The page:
Yeah. There are so many of them. They're very passionate. And you know, you’ll have one person make a top-level comment and then 90 people will get into this huge argument. You start breaking into that and content is endless. So I go in in bulk and just watch as many videos I can find. I don’t ever repost, not on purpose anyway. I schedule them out two months in advance, so I don’t have to think about them. I check the notifications every day, just because I love that. People have such great reactions.
What’s the feedback been?
I’ve been shocked really by the demographic variety. I have a huge following in Brazil that I never expected. So I get a lot of responses in Portuguese that I can read poorly translated interpretations of. It’s an even split between either folks from Italy or of Italian descent who relate heavily. I get a lot of, “this is me.” Some people [complain about] national stereotyping, which was not my intent. But I’d say the vast bulk of it is pretty positive.
I think people are just fascinated mostly by the ability of a lot of the commenters who are clearly writing with English as a second language to get their point across with extremely specific and concise insults. Even if some of the grammar and the vocabulary trips them up along delivery, the ultimate message of why exactly the dish sucks and why that person really needs to rethink their decision is always just so colorful. The most successful posts are usually the ones that are a bit outside of the norm, where it’s not just “my eyes are bleeding,” “my grandmother would die if she saw this.” Those are nice but it’s the ones where people go the extra mile to really get underneath the recipe skin.
Why do you think Italians are so passionate about it?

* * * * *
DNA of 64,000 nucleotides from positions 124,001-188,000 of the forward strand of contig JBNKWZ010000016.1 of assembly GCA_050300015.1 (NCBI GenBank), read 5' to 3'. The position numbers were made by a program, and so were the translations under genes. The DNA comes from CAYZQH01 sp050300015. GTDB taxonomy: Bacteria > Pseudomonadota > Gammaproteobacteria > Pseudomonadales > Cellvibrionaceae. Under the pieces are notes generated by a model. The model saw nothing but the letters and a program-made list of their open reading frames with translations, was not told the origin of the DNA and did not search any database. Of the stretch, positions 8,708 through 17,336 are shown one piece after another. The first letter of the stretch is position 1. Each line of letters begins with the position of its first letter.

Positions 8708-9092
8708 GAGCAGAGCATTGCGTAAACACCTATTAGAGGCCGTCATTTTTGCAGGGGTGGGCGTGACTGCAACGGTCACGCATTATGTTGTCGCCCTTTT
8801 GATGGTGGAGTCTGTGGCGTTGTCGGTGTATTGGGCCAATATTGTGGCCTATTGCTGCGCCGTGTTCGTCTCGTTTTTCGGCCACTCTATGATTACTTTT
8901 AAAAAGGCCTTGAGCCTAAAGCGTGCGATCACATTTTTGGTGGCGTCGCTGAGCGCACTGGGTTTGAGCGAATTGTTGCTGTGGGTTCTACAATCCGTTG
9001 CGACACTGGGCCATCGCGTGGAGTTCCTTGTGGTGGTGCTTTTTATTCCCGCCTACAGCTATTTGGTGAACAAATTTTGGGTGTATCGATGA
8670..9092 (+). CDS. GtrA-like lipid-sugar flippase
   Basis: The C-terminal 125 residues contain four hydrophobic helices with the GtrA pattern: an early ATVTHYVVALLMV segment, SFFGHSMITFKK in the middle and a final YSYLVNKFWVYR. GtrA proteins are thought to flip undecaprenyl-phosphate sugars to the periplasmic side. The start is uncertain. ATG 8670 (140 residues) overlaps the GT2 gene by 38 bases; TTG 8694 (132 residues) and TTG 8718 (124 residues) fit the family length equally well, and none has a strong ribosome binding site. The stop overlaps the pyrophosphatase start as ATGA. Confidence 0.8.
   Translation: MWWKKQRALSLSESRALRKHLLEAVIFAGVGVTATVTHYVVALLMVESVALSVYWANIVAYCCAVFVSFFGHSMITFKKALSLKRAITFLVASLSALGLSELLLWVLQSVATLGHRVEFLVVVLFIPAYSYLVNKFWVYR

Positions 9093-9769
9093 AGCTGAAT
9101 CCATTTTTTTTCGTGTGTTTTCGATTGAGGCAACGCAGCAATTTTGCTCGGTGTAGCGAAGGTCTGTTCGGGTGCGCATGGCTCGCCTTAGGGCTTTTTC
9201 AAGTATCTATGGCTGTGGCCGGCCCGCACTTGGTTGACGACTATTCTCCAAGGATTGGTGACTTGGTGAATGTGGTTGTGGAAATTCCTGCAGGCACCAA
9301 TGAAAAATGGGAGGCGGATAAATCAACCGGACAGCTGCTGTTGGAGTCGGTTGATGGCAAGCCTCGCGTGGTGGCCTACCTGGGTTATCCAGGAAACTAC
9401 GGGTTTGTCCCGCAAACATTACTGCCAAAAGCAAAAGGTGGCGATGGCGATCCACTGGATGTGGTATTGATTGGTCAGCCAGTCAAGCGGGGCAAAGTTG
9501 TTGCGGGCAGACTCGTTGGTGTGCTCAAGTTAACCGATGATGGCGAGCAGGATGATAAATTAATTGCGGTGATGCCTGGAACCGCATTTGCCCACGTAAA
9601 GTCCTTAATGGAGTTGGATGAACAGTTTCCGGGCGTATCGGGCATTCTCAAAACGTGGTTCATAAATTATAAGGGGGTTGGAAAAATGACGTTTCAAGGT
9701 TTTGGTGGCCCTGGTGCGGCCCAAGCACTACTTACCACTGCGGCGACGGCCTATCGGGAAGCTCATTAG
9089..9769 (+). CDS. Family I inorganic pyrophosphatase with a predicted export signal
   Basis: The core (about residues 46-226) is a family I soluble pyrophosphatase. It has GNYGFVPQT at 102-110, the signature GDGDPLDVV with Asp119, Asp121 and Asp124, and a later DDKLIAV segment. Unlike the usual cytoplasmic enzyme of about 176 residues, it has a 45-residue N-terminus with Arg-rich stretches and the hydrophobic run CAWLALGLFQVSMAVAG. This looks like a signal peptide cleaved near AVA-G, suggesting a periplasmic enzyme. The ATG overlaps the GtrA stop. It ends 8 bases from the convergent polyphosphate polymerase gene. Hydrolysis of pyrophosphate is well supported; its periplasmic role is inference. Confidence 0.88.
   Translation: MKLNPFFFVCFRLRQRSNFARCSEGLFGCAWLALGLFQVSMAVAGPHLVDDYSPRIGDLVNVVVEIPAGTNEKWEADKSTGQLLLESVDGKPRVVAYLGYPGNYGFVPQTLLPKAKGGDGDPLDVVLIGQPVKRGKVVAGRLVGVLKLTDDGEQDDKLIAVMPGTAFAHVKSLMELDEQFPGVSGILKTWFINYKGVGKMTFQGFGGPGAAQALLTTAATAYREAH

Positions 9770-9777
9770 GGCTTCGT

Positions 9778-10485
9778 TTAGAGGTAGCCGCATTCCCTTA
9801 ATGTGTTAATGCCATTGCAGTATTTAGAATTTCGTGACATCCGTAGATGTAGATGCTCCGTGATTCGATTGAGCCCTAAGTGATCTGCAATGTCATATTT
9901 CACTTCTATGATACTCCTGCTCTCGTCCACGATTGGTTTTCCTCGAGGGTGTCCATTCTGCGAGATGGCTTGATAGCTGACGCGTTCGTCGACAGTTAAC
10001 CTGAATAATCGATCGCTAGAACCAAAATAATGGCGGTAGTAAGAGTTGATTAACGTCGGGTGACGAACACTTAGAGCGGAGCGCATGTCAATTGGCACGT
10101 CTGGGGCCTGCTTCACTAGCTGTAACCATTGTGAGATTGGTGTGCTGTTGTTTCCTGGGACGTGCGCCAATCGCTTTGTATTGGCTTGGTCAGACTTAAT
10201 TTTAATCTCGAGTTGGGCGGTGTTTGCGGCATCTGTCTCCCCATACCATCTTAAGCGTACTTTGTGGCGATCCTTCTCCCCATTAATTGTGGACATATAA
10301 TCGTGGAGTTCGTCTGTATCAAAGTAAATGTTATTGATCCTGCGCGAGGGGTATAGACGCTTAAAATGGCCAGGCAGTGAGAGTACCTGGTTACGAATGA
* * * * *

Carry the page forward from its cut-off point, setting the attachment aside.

Well, in their own words, and I’ve come to agree on this with a lot of them, their cuisine is very much a part of their national identity. And places like America, while sure we have some sort of quasi-original cuisine, mostly we are an amalgamation of immigrant cuisines and regional classics and things like that. They raise the point a lot that somebody from a country like America — [where people] don’t have a heritage connection to what they eat, where it’s just what they need to live off of or what they think tastes best, where they can try a totally different classification of food every day if they wanted to — can’t really understand what it’s like to see all of a sudden in the age of the internet that the rest of the world has been cooking your food slightly differently every time until it becomes completely unrecognizable.
Have you ever been contacted by people who complained that you tweeted their comments?
No, I never had anyone reach out in a negative way. I had one woman, she just responded to a tweet that was of her and said, “hey, that’s me!” I was nervous about it at first because I wasn’t sure if it was too invasive. But then it kind of occurred to me that all of the comments I’m screenshotting are on public pages, and they’re usually the top-voted ones way at the top of the comment section. I mean, if anybody reached out to me and asked me to take it down, I would do so. I’ve kind of worked past that moral quandary for the moment on that justification.
What are your plans for the future of the account?
The current model of the account — just tweet out a couple screenshots every day — will continue for the foreseeable future until it stops being funny and nobody wants to pay attention to it anymore. But I want to tie in a bit of myself to the account intermittently. I mentioned that I make music and that’s something that I want to try to boost the visibility of. I might put together some sort of compilation — a 20-second-long best of the month, with original soundtrack. But things like that hopefully won’t subtract from the overall ethos of the account, but just give a more direct link to my own personal projects and my own personal account. It’s not without motive. I do this because it’s fun and I think these comments are hilarious and I’m glad that it resonated and people are having fun with it, but I am also still kind of an opportunist. I cannot deny it.Read more at theverge.com